Imagine you’re in a lab-class: Anatomy & Physiology 301. Let’s examine the structure and internal workings of what makes for an outstanding workshop.

... cleverly designed handouts should facilitate your note taking and engage you without distracting you

… cleverly designed handouts should facilitate your note taking and engage you without distracting you from the speaker

Set the stage or prepare the operating room for use.

There’s usually time to settle into your learning space, greet a few of your colleagues, and perhaps introduce yourself to the workshop instructor/trainer. I highly recommend that you arrive a few minutes early to do just that. Gather up any handouts which are made available and review them so that you’ve a good grasp of what’s to be covered and in what order topics may be addressed.

When preparing a handout should you be the presenter, avoid designing a handout that’s jammed packed with text. Use “bullet lists” and leave enough white space for note taking and doodling. Bibliographies should list online references and are particularly helpful for those who want to “dive deep” and learn more.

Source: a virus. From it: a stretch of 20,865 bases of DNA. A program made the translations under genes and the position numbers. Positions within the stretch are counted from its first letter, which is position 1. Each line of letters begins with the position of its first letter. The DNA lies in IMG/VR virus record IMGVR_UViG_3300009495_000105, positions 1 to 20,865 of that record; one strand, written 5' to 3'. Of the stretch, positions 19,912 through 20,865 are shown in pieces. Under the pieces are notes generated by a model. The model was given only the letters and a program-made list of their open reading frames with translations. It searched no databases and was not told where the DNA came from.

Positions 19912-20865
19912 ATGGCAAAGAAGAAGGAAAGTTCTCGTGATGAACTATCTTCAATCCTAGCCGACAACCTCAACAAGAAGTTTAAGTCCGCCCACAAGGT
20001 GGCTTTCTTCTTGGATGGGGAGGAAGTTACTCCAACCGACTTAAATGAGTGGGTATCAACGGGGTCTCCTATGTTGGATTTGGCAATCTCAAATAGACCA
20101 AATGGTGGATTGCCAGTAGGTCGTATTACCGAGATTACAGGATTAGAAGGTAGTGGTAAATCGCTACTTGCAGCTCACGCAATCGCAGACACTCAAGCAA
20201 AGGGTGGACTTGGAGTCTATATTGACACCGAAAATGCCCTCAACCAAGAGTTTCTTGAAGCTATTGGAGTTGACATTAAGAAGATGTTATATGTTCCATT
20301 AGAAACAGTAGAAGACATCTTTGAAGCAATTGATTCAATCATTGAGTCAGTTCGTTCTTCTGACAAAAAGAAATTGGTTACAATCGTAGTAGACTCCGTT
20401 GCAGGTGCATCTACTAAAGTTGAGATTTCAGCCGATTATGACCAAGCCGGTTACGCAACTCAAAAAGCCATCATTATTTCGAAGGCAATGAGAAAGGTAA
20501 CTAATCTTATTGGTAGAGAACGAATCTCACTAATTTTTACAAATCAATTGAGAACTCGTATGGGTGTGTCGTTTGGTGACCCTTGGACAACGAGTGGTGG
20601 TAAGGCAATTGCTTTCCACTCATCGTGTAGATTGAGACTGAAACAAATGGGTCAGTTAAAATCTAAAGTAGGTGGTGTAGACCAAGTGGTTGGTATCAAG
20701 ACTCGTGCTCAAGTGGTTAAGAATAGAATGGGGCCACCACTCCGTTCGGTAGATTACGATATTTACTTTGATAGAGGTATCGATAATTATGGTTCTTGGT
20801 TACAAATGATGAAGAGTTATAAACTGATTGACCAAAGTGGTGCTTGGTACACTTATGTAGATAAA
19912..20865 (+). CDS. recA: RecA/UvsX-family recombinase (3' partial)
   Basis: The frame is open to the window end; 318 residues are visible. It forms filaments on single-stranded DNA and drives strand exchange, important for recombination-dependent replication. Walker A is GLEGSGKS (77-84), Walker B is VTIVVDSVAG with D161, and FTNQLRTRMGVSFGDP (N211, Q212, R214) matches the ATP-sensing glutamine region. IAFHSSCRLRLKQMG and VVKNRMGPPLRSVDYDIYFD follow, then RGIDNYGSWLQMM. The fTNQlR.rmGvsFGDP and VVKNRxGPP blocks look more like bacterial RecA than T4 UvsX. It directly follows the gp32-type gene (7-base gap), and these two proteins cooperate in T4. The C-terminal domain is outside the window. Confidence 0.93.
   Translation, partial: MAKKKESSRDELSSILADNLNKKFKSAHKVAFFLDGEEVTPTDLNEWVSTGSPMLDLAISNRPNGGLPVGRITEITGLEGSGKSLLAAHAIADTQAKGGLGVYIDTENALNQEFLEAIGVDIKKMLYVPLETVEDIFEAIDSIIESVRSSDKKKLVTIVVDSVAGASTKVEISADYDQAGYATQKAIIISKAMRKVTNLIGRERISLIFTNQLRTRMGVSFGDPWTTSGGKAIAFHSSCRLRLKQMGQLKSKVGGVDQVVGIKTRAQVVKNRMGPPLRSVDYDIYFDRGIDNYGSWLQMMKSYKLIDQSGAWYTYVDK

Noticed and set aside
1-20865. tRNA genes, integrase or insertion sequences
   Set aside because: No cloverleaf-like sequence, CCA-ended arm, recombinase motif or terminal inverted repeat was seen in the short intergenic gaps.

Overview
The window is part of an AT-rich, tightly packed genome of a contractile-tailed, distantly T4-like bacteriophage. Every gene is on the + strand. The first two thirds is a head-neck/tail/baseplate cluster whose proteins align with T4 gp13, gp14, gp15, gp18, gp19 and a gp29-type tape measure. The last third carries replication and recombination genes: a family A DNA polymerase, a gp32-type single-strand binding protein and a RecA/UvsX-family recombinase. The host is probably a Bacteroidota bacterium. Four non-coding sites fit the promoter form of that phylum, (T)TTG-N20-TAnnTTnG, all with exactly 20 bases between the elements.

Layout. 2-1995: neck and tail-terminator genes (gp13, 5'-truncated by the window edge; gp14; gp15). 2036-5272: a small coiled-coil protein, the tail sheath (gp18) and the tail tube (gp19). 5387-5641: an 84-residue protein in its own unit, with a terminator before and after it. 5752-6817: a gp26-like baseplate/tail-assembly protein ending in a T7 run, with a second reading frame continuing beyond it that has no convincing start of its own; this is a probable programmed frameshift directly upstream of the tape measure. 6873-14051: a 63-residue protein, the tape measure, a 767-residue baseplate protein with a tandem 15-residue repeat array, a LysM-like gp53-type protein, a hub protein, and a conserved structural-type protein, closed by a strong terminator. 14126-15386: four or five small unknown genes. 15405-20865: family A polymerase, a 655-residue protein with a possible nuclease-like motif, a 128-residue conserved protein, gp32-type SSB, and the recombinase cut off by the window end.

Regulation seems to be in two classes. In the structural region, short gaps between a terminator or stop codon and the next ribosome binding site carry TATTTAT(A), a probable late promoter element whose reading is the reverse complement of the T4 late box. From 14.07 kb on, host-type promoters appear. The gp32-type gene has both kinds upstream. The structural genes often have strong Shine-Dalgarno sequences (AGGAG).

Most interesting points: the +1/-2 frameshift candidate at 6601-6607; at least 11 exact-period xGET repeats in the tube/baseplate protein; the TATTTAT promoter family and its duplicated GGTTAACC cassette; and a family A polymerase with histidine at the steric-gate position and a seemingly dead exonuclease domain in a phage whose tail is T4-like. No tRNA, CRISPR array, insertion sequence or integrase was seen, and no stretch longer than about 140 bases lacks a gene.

Create a learning laboratory for hands-on, experiential engagement.

... learning occurs in a sequential and progressive fashion -- in steps: 1, 2, 3.

… learning occurs in a sequential and progressive fashion — in steps: 1, 2, 3.

It is not my intent to re-create the content or attempt to re-teach this workshop. Kudos to Rebecca Slocum who was the featured presenter at MAFN. The credit for the design and facilitative instruction at this event belongs to her. That said, look again at the photos above. Contemplate how our group learning evolved, step by step.